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Share your tips on talking about cancer

5 Mar 2019 16:45

We are working with one of the nurses who works on the About Cancer part of the CRUK website and they would like to add some tips for people who know someone with cancer to help them know what to say and how to be a good listener.

They are thinking of making a video/animation for the website and really want your help. All of the tips below have been sent in or gathered from speaking to people with cancer but they would really like to find out what you think too.

Let us know what you think of the following:

Tips on being a good listener

  • Make eye contact but don’t stare
  • Let me lead the conversation
  • Try not to interrupt
  • Give your full attention
  • If you feel upset – you can say so, please don’t change the subject
  • If I cry you don’t need to change the subject – you can say it’s ok to feel sad, it’s normal
  • I don’t mind a friendly touch of a hand but sometimes I don’t want it, so if I pull away its to do with me not you so just give me a bit of space.
  • I don’t want advice…… unless I ask for it
  • Silences are ok – you don’t have to fill them.

What should I say to someone who has cancer?

  • This must be a tough time for you. 
  • I’m sorry you’re going through something like this
  • Do you want a lift to or from your appointments/treatment?
  • It’s ok to say I don’t know what to say
  • Have you seen … (film recommendations really help when you’re hanging around for appointments or just vegging on the sofa)
  • I can’t imagine how you feel
  • I know staying positive can be really hard, how are you really?

If you have any ideas of your own or feel any of the above really are way off the mark please do let us know Happy I'm looking forward to hearing your thoughts

Many Thanks

Moderator Sarah

 

Share your tips on talking about cancer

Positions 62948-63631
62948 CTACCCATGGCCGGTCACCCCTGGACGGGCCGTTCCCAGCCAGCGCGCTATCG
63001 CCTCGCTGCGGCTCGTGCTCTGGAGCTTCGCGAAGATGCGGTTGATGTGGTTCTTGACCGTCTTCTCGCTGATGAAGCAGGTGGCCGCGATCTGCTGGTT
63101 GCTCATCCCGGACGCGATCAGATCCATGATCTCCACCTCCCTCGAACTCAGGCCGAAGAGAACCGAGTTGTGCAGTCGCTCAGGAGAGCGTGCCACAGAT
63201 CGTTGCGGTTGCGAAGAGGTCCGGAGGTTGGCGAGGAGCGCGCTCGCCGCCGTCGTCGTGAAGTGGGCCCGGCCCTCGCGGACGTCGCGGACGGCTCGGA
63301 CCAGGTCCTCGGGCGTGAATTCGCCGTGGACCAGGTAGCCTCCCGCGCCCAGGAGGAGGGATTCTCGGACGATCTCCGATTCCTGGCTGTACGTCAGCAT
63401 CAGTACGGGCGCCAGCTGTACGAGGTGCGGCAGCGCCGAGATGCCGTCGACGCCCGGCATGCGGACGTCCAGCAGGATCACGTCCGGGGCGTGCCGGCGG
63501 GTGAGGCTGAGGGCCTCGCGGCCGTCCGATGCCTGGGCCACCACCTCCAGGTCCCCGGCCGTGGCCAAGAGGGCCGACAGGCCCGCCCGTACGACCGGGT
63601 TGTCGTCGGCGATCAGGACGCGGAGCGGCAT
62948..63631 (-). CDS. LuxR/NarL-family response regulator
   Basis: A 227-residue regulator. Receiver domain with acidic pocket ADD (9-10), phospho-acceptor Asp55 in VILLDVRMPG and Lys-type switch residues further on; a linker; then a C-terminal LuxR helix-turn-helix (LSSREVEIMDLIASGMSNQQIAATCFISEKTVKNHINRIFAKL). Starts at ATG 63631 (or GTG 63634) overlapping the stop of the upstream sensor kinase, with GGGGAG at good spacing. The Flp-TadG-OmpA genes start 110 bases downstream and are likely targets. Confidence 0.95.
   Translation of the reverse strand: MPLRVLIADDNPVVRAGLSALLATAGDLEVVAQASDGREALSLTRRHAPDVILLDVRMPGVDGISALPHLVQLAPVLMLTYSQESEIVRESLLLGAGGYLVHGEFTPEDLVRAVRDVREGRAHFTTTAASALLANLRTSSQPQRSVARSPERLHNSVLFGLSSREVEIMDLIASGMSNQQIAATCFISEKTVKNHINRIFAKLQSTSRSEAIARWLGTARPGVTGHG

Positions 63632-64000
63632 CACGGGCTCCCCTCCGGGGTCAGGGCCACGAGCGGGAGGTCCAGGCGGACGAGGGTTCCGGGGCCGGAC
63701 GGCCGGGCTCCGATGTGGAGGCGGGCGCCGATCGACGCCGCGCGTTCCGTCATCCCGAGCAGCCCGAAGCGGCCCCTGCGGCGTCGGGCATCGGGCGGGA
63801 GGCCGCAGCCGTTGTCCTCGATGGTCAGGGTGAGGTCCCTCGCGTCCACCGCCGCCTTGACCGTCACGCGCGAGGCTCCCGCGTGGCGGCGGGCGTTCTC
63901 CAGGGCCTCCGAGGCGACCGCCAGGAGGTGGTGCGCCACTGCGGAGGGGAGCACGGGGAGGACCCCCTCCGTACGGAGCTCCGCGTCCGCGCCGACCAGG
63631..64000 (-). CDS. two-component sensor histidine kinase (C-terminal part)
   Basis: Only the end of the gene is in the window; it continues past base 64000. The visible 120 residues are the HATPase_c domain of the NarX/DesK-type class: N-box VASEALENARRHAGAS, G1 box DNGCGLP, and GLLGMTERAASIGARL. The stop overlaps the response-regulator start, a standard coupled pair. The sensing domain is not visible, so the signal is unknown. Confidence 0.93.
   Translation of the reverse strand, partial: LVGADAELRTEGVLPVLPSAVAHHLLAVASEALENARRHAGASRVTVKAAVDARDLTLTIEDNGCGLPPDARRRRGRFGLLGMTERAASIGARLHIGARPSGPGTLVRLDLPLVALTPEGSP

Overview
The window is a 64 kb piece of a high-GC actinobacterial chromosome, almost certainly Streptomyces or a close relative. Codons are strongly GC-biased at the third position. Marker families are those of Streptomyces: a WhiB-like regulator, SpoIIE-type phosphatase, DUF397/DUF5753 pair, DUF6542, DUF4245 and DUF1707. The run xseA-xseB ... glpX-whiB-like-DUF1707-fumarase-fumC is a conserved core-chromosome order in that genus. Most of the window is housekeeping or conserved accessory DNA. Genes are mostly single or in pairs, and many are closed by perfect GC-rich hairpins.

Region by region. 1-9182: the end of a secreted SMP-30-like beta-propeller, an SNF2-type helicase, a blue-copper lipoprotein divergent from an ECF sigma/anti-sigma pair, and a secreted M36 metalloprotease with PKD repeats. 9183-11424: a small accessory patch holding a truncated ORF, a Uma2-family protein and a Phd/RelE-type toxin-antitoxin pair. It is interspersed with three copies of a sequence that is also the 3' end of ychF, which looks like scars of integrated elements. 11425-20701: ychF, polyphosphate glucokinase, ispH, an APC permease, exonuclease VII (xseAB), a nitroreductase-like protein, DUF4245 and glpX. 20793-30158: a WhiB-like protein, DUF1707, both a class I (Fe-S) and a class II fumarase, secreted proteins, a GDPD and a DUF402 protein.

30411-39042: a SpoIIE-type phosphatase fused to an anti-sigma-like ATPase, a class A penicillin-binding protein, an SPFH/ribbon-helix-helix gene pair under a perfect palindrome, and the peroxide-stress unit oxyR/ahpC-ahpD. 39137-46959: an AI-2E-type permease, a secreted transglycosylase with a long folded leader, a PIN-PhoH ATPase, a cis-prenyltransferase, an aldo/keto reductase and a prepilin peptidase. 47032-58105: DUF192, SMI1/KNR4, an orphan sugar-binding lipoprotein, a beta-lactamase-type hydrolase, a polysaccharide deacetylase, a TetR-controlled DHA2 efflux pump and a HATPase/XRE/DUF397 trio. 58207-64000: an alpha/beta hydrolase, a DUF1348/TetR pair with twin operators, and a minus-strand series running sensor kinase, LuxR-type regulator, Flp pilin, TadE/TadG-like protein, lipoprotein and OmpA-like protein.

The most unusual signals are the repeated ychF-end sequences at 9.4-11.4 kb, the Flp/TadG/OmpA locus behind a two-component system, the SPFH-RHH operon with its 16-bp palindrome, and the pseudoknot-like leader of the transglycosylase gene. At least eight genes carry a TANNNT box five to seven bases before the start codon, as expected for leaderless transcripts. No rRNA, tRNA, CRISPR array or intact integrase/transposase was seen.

5 Mar 2019 17:24 in response to Moderator Sarah

I have found that it is okay to talk about other things than the cancer diagnosis.  People I have cared for still liked to keep up with the interests they had before their diagnosis and at least one complained that he didn't want people tiptoeing round him (both literally and conversationally).  Of course I cannot speak for every cancer patient but this is one of the things that struck me.  Annie

Share your tips on talking about cancer

5 Mar 2019 17:39 in response to Annieliz

Hi I found a lot of people hue know about my cancer and say your looking well I didn't mind at first but after a while it was a bit of a nuisance it might not be what you meant but I wondered if others had that problem. 

Billy 

Share your tips on talking about cancer

5 Mar 2019 19:07 in response to Moderator Sarah

Hi Sarah,

It would be worth pointing them towards this much-loved thread https://www.cancerresearchuk.org/about-cancer/cancer-chat/thread/12-thin...

My only real advice is to remember that we are all individuals, no-one likes to feel pitied and that what works for one person won't work for another. e.g. hugs from strangers are welcomed by some people but I find them intrusive and unwelcome. 

Best wishes

Dave

Share your tips on talking about cancer

6 Mar 2019 07:22 in response to Moderator Sarah

Hi I think most people would like to be treated as they were before the cancer, while I was having kemo I still want to work when I was OK I was treated like a workmate and nothing else. When I got home family came round and they shied away from a lot of subjects it was that obvious.

Billy 

Share your tips on talking about cancer

6 Mar 2019 14:23 in response to Billygoat

As people have said we are all different and what some might like others may not. 

My two pennies worth ...

1) don’t ignore the person with cancer just because you don’t know what to say or feel uncomfortable.

2) ask them how they are, don’t make personal remarks on how they must be feeling or looking.

3) ask what you can do to help;  babysitting/shopping/picking up a prescription/cooking/transport to hospital appointments/financial help etc

4) offer to go with them to their appointments/treatment

 

 

Share your tips on talking about cancer

9 Mar 2019 08:55 in response to Moderator Sarah